At this point in time, almost all savvy site owners already recognizes the significance of their sites’ social media presence. First, it reduces the dependency on search traffic that might dropped if some new search algorithm will strike. Second, the point I will discuss on this post, it has an affect on the search rankings themselves.
However, this certain affect of social media elements on search rankings, is yet to be fully understand. It is known that some signals of Google’s Panda algorithm includes aspects of a website presence on the different social networks but it’s unclear to what extent it reaches and what weight it carries.
These are some of the questions the fellows at the SEO firm TastyPlacement tried to answer in a recent interesting study.
They have created six websites with similar attributes: They all compete in the same niche and in all their domain names includes the local city’s name the site is operating in and the specific service it provides (something like CityService[dot]com). All six cities were similar in their size.
After ten months of the sites were live (probably to eliminate the time factor on Google’s rankings), they’ve started the experiment. Each of the sites was promoted by using a different social network activity:
- 1,000 Twitter followers.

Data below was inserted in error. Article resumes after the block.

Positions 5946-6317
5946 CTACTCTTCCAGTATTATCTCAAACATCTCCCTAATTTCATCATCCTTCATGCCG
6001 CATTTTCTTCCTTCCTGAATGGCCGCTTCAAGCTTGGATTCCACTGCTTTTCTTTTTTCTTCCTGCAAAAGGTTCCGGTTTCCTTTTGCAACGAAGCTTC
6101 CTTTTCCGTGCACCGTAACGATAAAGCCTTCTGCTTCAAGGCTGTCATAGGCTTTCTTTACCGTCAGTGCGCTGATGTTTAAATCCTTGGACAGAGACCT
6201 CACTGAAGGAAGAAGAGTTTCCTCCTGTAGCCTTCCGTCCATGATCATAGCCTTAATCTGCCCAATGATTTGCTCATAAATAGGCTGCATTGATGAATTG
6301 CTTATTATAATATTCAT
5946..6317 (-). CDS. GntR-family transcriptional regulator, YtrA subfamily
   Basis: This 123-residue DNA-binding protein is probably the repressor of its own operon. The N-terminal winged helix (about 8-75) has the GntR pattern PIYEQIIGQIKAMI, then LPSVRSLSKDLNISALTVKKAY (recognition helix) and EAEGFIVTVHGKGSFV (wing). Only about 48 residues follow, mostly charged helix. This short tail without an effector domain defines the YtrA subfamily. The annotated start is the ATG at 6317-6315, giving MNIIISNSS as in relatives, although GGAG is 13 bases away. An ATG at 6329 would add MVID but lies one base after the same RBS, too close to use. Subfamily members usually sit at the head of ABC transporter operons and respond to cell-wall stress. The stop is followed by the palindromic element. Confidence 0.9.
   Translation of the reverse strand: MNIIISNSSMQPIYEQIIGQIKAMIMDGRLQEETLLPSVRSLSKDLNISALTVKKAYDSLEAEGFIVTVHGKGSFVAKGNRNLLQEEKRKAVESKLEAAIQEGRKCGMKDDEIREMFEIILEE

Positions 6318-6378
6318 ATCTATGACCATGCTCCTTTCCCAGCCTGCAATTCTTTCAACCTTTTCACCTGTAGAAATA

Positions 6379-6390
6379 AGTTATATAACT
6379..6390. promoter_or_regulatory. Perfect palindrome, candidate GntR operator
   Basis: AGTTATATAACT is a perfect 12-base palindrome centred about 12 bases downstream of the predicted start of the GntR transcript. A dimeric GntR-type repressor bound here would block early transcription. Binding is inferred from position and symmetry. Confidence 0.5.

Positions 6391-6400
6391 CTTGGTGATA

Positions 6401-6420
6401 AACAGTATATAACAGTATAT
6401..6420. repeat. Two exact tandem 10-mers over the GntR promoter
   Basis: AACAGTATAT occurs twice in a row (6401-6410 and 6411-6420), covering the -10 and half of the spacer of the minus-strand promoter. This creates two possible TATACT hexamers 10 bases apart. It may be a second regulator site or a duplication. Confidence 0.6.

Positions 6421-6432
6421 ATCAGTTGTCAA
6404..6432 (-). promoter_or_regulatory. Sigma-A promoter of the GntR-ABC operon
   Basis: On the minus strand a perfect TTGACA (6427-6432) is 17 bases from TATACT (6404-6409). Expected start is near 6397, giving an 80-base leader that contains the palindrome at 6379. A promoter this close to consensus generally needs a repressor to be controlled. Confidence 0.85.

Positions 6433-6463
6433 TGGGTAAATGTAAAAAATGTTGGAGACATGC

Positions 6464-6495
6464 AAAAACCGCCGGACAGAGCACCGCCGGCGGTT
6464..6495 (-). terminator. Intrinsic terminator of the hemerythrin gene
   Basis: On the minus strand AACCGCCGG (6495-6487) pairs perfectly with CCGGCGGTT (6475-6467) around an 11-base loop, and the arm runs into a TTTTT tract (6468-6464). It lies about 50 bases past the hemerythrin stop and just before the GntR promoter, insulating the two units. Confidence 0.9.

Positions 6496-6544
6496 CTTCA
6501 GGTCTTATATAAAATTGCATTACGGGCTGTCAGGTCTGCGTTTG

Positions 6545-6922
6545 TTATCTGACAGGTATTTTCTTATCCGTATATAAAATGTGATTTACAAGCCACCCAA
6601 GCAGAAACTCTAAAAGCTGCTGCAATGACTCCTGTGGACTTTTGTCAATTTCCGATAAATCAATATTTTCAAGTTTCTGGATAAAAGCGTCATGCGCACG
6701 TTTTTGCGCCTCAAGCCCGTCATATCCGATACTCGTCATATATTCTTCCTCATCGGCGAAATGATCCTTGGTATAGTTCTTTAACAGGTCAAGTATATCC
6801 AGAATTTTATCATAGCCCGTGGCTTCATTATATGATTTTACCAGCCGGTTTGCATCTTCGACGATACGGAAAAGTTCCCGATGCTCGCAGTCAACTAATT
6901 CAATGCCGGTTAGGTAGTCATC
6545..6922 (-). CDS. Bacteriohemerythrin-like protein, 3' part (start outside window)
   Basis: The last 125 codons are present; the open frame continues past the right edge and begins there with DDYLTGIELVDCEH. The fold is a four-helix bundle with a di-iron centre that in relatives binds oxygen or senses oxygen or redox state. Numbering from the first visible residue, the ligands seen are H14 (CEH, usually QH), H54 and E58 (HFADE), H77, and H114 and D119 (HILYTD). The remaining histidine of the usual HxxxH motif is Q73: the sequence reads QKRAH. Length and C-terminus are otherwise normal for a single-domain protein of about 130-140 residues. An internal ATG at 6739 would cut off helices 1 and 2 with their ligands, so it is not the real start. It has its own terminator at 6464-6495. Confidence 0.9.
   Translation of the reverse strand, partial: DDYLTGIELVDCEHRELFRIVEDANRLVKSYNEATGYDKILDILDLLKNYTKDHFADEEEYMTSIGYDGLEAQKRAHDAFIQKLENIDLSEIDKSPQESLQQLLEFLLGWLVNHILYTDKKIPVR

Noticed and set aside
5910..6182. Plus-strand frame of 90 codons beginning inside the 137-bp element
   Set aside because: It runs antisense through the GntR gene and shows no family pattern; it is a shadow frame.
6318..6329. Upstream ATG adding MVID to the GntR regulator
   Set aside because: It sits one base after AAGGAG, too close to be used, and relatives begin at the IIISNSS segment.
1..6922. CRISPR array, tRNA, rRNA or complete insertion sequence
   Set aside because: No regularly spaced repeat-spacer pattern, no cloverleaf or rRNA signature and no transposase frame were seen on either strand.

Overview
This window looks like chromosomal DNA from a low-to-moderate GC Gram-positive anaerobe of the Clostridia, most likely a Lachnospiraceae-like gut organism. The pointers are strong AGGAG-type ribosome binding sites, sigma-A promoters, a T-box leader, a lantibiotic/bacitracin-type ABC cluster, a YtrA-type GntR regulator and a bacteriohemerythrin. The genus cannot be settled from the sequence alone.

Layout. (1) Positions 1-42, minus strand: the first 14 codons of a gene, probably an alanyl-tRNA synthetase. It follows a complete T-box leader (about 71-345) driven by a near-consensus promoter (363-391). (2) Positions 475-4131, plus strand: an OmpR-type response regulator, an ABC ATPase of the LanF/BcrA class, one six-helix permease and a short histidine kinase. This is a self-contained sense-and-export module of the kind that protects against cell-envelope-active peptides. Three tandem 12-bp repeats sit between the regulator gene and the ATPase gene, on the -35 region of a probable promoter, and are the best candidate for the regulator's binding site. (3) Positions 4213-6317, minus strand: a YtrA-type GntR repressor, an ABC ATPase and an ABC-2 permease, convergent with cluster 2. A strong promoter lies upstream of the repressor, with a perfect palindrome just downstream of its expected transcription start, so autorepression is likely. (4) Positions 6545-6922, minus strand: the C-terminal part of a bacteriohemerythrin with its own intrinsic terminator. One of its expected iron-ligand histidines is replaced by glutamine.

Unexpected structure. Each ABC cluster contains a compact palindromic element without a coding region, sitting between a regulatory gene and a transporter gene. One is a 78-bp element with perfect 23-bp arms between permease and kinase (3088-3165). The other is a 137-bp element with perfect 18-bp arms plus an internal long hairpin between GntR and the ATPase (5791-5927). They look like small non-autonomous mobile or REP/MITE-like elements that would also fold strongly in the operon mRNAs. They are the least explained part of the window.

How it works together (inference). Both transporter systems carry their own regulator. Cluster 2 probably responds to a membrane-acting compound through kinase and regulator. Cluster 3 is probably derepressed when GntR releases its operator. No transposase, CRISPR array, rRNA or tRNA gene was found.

- 50 Tweets and Retweets.
- 70 Shares and 50 Likes on Facebook.
- 100 Google+ page followers.
- 300 +1’s to the site’s homepage.
- No social activity at all.
After a month, they measured the Google search rankings of each of the sites and compared those results to the search rankings prior to the promotion activity on the social networks. The search rankings changes were pretty different between the websites.
The site with the 100 Google+ page followers benefited from the biggest boost in rankings- It jumped by an average of 14.63 positions. Second was the site with 300 +1’s that gained an average of 9.44 positions increase. The site that been promoted on Facebook was third with an average rise of 6.9 positions.
Fourth was the site which been promoted by Tweets and Retweets with an average increase of 2.88 positions and the site that hasn’t been promoted at all was fifth with an average decrease of 0.11 positions. Surprisingly, the site with 1,000 Twitter followers suffered from a big negative affect- It fell by an average of 1.22 positions.
The study obviously lacks by many issues. It ignores other elements that may have driven ranking changes like content on the sites and backlinks that may have been created during that period. Also, the social networks activity elements aren’t equal between the sites.
But still, even with all the study’s flaws, the fact that Google+ activity generated the biggest boost in rankings with a huge gap from all other social media activities can’t be ignored. Google may claim that it’s because it only has full access to Google+ data but it doesn’t change what each site owner should conclude- Promotion on Google+ can be crucial!
TastyPlacement indulged us with a great infographic which describes the whole process of the study: